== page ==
I’m always fascinated with modernity’s knack at turning yesterday’s certitudes into today’s laughingstocks.
Conversely, practices regarded as mortal sins when our fathers were young are now described as perfectly valid ‘lifestyle choices’.
Moreover, one can hear all sorts of seemingly logical arguments supporting this shift and also defending each particular ‘choice’.
Homosexuality is one obvious example, though in that area advocates of modernity tend to be somewhat less logical than in some others.
On the one hand, they insist that homosexuality is a ‘lifestyle choice’, meaning that a bugger can be a chooser by opting to go one way or the other.
On the other hand, they maintain that there’s really no choice on offer: the ‘lifestyle’ is physiologically predetermined. Some people are born straight, some aren’t, and that’s all there is to it.
However, with the thin end of the wedge driven in to the hilt, logic returns to reclaim its place among rhetorical tools. Once we reject any absolute moral authority and accept that there’s no moral difference among various sex acts, an argument even for same-sex marriage becomes possible.
I’ve even heard self-proclaimed conservatives argue that married homosexuals are conservative people expressing their commitment to this core institution of our society.
My stock response is that they may be conservative, but a society that allows this abomination certainly isn’t. Then I tend to ask provocative, and typically conversation-ending, questions about where they are willing to stop.
First homosexual acts are decriminalised, then same-sex marriage is made legal. Now what about sex between siblings? Parents and children? Animals? These are all fairly popular ‘lifestyle choices’ too, and surely all the same arguments can be used to defend them.
What’s wrong with incest, lovingly called le cinéma des pauvres in rural France? Genetic risks to producing children? But then the spouses can choose to remain childless. The legalisation of homomarriage has already divorced nuptials from procreation, so what’s the problem?
Moreover, a marriage between a brother and sister may be less likely to end in divorce than a union of genetic strangers. After all, the siblings (or parents and children for that matter) have always loved each other anyway.
One can sense that many other ‘lifestyle choices’ are bound to follow the same path from legalised acts to legalised matrimony. And one can congratulate our partners in the northern reaches of the EU on having made the first step.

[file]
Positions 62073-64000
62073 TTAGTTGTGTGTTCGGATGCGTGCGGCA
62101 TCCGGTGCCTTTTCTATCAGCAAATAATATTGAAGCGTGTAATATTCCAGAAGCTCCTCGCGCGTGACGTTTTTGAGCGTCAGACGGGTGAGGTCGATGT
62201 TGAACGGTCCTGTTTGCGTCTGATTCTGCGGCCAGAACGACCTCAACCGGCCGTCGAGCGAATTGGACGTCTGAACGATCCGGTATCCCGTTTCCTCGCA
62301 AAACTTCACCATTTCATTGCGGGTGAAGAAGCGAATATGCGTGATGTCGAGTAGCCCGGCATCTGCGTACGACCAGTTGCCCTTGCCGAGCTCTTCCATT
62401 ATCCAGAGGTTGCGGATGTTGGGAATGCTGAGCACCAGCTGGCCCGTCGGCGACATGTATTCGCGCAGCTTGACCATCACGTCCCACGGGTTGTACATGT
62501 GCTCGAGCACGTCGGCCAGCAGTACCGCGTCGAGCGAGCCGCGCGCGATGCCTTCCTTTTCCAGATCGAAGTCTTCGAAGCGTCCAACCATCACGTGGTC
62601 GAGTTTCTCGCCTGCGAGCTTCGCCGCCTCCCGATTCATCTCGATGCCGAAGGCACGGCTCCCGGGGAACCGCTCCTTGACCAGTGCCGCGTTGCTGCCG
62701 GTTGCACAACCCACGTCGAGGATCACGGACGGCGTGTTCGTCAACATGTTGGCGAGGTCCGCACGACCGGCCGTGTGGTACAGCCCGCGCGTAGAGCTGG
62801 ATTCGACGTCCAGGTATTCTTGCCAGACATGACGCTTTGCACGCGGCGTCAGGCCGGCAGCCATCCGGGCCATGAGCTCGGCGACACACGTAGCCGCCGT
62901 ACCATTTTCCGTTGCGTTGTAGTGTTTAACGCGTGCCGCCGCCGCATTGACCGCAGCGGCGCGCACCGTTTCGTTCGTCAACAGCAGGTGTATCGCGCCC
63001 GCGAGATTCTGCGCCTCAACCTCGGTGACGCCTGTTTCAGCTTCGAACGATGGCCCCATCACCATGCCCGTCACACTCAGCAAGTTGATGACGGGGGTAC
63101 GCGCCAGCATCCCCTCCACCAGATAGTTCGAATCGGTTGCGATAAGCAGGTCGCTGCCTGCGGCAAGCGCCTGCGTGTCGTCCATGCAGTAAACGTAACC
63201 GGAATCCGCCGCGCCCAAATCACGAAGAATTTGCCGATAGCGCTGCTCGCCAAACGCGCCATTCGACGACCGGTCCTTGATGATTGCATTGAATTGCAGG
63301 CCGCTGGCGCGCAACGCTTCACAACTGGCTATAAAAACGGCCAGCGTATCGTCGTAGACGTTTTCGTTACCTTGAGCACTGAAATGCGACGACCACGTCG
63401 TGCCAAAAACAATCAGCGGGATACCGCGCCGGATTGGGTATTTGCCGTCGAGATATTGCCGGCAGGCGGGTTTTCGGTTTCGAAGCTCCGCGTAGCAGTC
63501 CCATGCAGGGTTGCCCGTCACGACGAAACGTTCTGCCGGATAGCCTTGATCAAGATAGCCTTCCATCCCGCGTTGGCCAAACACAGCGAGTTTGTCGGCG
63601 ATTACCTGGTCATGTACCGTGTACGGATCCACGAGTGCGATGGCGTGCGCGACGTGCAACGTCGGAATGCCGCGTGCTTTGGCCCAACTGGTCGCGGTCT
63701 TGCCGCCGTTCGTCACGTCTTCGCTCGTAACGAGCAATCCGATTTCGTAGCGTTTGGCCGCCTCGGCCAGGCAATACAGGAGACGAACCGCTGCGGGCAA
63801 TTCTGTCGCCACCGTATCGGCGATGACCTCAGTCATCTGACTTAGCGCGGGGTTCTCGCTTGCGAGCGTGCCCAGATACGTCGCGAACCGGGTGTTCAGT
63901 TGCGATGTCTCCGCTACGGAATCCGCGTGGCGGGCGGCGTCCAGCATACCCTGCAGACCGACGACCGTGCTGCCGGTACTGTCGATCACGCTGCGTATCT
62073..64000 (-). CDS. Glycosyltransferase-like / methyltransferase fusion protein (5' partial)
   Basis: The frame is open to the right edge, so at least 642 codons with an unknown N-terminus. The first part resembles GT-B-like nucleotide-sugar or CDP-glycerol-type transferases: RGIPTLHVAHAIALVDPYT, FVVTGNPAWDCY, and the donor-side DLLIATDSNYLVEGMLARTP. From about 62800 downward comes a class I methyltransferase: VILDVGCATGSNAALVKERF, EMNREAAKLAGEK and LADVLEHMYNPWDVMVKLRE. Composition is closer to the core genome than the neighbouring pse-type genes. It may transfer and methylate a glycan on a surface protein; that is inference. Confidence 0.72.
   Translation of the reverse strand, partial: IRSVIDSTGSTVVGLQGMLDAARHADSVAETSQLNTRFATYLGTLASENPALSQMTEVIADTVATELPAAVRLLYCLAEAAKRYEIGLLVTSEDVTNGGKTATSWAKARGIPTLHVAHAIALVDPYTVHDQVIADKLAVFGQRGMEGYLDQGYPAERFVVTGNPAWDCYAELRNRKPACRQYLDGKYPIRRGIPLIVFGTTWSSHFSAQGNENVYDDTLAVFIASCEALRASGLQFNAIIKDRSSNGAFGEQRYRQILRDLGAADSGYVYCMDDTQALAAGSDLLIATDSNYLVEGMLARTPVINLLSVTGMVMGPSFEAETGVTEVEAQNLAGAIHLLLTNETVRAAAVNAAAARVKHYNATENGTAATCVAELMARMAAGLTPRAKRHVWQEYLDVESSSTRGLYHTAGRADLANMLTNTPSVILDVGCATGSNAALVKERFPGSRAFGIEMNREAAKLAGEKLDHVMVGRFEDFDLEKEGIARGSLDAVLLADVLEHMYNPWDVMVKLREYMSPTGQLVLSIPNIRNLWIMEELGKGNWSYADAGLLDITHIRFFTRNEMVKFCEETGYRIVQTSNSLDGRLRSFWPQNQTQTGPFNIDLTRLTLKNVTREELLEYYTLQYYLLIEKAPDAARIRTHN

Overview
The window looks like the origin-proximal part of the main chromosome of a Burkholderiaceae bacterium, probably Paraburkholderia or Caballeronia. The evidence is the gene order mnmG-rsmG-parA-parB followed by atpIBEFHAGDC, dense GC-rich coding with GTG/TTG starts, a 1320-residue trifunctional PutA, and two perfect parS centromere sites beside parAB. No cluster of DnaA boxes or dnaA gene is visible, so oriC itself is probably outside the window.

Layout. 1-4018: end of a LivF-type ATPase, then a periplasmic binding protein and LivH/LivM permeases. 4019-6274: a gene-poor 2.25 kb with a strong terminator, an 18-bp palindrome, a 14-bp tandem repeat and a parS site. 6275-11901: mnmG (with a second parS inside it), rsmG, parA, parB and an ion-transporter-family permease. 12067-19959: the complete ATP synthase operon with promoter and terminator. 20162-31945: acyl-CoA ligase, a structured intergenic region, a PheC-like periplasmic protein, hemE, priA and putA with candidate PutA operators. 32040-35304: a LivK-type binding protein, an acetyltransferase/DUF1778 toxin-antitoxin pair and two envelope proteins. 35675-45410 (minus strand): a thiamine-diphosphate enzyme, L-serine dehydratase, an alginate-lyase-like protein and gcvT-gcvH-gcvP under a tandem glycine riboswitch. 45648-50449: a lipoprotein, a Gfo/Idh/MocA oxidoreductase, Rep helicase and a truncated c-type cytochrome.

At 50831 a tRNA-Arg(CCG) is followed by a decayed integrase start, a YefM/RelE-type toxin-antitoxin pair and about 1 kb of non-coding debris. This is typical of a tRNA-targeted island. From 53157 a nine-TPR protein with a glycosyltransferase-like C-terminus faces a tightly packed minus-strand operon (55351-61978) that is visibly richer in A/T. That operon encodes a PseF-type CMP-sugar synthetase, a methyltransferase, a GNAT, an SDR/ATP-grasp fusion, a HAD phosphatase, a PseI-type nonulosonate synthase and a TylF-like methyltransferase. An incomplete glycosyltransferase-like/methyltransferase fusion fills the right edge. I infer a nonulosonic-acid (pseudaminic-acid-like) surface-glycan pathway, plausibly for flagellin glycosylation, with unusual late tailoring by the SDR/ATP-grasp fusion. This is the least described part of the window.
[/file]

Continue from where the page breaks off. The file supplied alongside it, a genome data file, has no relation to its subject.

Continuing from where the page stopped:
Sex with animals is already legal in Denmark, Norway and Germany “as long as no one gets hurt”.
Never having ventured outside the female half of our own species, I don’t know whether some animals may find the act itself ipso facto painful.
One suspects that, for as long as their feeling aren’t hurt, and no S&M is involved, horses, sheep or large dogs may accommodate a man painlessly. I’m not so sure about chickens or cats, and I’m not inquisitive enough to want to find out.
But those who are can satisfy their curiosity by travelling to, say, Denmark or Germany. In those countries not only is bestiality legal but so are a rapidly expanding chain of animal brothels and ‘erotic zoos’, with such animals as goats and llamas catering to the intimate needs of human customers.
Presumably, health and safety being of paramount importance, customers are warned against using, say, jackals or pumas for oral sex, but let’s not go into detail.
However, defying logic yet again, the same countries ban animal pornography. Doing it is all right, looking at the pictures of others doing it isn’t. Those chaps do draw the line in some funny places, but who are we to argue against modernity?
There is evidence that sexually abused sheep and other livestock tend to shy away from human contact, but such reports come from farms where bestiality is secretive, chaotic and unsupervised.
Though surreptitious bestiality may do wonders for the local economy, mainly by boosting the sales of Wellington boots, it’s crude and must therefore be discouraged.
It’s conceivable though that a bestiality bordello or an ‘erotic zoo’ may create an environment where zoophilia is elevated or, in the case of chickens, lowered to a fine art. Again, I’m not sure I wish to explore this area at greater depth.
One way or the other, the professional bestiality industry is facing stiff amateur and semi-amateur competition. Certain publications in Scandinavia and Germany are full of private ads run by owners pimping their pets and livestock.
A parallel with human prostitution is crying out to be drawn. There too one observes various levels of organisation, from university girls discreetly turning a few tricks to pay their tuition to independent pimps running a girl or two to industrialised bordellos. And they all lose out to women who undermine corporate solidarity by doing all the same things free of charge.
Predictably, as opposition to this new industry is waning, its advocacy is strengthening. The term ‘lifestyle choice’, translated into German and various Scandinavian languages, is being used as widely as ever.
The German Bundestag has meekly mooted some changes to the national Animal Protection Code, to which the robust response was anything but meek.
German ‘zoophile’ group ZETA has announced that any attempt to outlaw bestiality would run into a stiff legal challenge. “Mere concepts of morality have no business being law,” explained ZETA chairman Michael Kiok.
Myself unable to think in such cosmic categories, I’ll leave you to ponder the extent to which that one sentence overturns the last 2,000 years of legal history.
Meanwhile, people from all over Europe are flocking (no pun intended) to the German and Scandinavian bestiality bordellos. One wonders if this is the kind of free economic interaction that the founders of the EU had in mind.